But the March date came and went without a defunding struggle. In the Senate, Mr. Cruz and Senator Mike Lee, a Utah Republican, talked up the defunding idea, but it went nowhere in the Democratic-controlled chamber. In the House, Mr. Boehner wanted to concentrate instead on locking in the across-the-board budget cuts known as sequestration, and Tea Party lawmakers followed his lead. Outside advocates were unhappy but held their fire.
“We didn’t cause any trouble,” Mr. Chocola said.
Yet by summer, with an August recess looming and another temporary spending bill expiring at the end of September, the groups were done waiting.
“I remember talking to reporters at the end of July, and they said, ‘This didn’t go anywhere,’ ” Mr. Needham recalled. “What all of us felt at the time was, this was never going to be a strategy that was going to win inside the Beltway. It was going to be a strategy where, during August, people would go home and hear from their constituents, saying: ‘You pledged to do everything you could to stop Obamacare. Will you defund it?’ ”
Heritage Action, which has trained 6,000 people it calls sentinels around the country, sent them to open meetings and other events to confront their elected representatives. Its “Defund Obamacare Town Hall Tour,” which began in Fayetteville, Ark., on Aug. 19 and ended 10 days later in Wilmington, Del., drew hundreds at every stop.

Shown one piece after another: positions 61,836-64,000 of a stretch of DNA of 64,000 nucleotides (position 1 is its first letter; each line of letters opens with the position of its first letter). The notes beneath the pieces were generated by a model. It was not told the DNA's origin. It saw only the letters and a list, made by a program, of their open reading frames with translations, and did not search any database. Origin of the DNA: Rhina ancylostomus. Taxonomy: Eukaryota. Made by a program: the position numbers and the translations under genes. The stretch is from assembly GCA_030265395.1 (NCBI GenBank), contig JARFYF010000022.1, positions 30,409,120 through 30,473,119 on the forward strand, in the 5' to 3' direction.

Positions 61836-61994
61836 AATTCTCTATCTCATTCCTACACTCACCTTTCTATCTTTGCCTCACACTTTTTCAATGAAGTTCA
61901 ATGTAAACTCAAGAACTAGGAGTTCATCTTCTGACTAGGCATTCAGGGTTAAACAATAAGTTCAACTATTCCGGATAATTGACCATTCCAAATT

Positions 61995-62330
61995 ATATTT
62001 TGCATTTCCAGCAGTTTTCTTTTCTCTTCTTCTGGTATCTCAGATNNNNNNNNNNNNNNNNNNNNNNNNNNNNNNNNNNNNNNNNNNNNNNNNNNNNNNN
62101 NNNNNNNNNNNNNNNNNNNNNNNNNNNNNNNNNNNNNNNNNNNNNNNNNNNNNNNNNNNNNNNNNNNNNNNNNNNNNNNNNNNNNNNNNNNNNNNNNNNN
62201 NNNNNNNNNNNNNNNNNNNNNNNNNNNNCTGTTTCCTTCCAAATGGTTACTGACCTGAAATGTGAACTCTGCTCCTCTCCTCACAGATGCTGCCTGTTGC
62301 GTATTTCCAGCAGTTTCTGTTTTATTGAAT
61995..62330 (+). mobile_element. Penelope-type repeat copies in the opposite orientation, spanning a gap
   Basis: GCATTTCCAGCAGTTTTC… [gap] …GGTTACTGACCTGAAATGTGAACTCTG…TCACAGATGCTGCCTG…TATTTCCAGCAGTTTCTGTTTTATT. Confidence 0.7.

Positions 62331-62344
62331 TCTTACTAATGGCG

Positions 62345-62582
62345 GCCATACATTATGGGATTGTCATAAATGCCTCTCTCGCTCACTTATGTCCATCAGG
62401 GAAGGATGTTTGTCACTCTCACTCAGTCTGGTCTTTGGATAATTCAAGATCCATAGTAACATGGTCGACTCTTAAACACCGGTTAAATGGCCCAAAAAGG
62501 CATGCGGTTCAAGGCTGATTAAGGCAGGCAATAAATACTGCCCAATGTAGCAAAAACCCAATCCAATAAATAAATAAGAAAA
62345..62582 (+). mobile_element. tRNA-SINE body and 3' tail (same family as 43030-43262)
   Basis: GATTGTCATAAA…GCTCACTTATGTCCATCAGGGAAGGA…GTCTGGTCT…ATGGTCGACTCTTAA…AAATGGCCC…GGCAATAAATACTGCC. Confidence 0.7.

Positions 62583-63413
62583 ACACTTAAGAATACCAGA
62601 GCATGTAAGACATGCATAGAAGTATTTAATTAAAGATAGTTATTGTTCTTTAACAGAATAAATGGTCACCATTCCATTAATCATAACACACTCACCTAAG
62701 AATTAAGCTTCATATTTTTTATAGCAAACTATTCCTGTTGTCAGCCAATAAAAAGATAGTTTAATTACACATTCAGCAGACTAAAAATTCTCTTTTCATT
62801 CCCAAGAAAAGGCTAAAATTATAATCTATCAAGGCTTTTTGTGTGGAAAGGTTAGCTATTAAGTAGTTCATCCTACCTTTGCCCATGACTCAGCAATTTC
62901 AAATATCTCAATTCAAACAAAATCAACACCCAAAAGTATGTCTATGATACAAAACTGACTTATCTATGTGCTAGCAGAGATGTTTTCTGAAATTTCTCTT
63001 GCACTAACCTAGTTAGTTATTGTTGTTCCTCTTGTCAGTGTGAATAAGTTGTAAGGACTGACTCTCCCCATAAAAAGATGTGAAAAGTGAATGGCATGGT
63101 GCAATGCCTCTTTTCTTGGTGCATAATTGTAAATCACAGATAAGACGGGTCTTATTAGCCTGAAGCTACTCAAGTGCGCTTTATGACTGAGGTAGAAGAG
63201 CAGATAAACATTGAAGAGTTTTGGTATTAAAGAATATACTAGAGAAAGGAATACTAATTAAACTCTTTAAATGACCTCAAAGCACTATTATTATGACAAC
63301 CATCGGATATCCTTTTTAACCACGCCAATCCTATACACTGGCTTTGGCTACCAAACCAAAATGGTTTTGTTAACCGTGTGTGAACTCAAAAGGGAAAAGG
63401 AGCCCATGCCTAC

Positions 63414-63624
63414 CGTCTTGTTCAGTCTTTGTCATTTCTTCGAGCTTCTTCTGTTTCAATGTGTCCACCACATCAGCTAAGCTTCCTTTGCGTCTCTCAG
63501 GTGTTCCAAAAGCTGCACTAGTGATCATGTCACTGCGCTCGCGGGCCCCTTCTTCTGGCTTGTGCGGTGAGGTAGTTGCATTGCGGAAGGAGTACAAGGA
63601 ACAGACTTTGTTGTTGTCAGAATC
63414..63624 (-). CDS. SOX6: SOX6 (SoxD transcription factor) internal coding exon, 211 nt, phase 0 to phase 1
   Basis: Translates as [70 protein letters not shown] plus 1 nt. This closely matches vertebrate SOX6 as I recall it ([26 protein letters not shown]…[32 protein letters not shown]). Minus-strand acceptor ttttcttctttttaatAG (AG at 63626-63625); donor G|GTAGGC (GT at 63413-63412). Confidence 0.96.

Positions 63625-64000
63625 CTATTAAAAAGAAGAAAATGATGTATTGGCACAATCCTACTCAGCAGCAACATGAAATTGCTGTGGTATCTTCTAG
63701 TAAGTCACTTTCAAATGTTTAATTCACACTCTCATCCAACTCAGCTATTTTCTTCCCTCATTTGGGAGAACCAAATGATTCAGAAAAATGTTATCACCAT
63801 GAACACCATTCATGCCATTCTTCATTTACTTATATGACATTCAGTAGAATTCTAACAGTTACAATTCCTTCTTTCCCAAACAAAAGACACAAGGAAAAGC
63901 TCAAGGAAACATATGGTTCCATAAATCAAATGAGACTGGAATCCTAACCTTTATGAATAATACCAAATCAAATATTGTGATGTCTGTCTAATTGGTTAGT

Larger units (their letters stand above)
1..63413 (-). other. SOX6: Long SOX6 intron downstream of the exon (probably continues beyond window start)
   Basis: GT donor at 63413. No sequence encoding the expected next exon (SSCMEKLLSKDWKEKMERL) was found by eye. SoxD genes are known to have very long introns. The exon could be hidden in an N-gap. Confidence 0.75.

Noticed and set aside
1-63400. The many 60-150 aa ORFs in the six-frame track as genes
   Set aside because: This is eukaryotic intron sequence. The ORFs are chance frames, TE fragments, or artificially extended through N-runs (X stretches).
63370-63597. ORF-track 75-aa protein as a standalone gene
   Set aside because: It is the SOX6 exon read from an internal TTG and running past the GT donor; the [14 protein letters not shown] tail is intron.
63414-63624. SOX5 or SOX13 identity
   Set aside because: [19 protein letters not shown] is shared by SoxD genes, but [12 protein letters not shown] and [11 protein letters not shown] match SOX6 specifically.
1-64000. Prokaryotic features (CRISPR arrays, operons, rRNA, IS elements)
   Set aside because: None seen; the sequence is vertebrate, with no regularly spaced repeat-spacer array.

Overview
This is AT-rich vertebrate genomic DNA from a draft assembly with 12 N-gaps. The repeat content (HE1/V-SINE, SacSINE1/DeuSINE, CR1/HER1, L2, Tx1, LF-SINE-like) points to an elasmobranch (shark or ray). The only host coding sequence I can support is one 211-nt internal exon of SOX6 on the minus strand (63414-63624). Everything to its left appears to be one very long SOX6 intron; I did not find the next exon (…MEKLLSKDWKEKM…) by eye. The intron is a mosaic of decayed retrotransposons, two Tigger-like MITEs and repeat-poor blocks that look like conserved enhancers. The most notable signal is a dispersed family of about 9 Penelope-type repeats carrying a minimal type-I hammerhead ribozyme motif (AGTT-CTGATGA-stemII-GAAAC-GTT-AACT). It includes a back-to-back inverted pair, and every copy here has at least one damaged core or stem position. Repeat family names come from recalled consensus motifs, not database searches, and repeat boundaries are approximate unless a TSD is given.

The Senate Conservatives Fund, led by Mr. DeMint when he was in the Senate, put up a Web site in July called dontfundobamacare.com and ran television ads featuring Mr. Cruz and Mr. Lee urging people to tell their representatives not to fund the law.
When Senator Richard M. Burr, a North Carolina Republican, told a reporter that defunding the law was “the dumbest idea I’ve ever heard,” the fund bought a radio ad to attack him. Two other Republican senators up for re-election in 2014, Lamar Alexander of Tennessee and Lindsey Graham of South Carolina, were also targeted. Both face Tea Party challengers.
In Washington, Tea Party Patriots, which created the defunding tool kit, set up a Web site, exemptamerica.com, to promote a rally last month showcasing many of the Republicans in Congress whom Democrats — and a number of fellow Republicans — say are most responsible for the shutdown.
While conservatives believe that the public will back them on defunding, a recent poll by the Kaiser Family Foundation found that a majority — 57 percent — disapproves of cutting off funding as a way to stop the law.
Last week, with the health care exchanges open for business and a number of prominent Republicans complaining that the “Defund Obamacare” strategy was politically damaging and pointless, Mr. Needham of Heritage Action said he felt good about what the groups had accomplished.
“It really was a groundswell,” he said, “that changed Washington from the outside in.”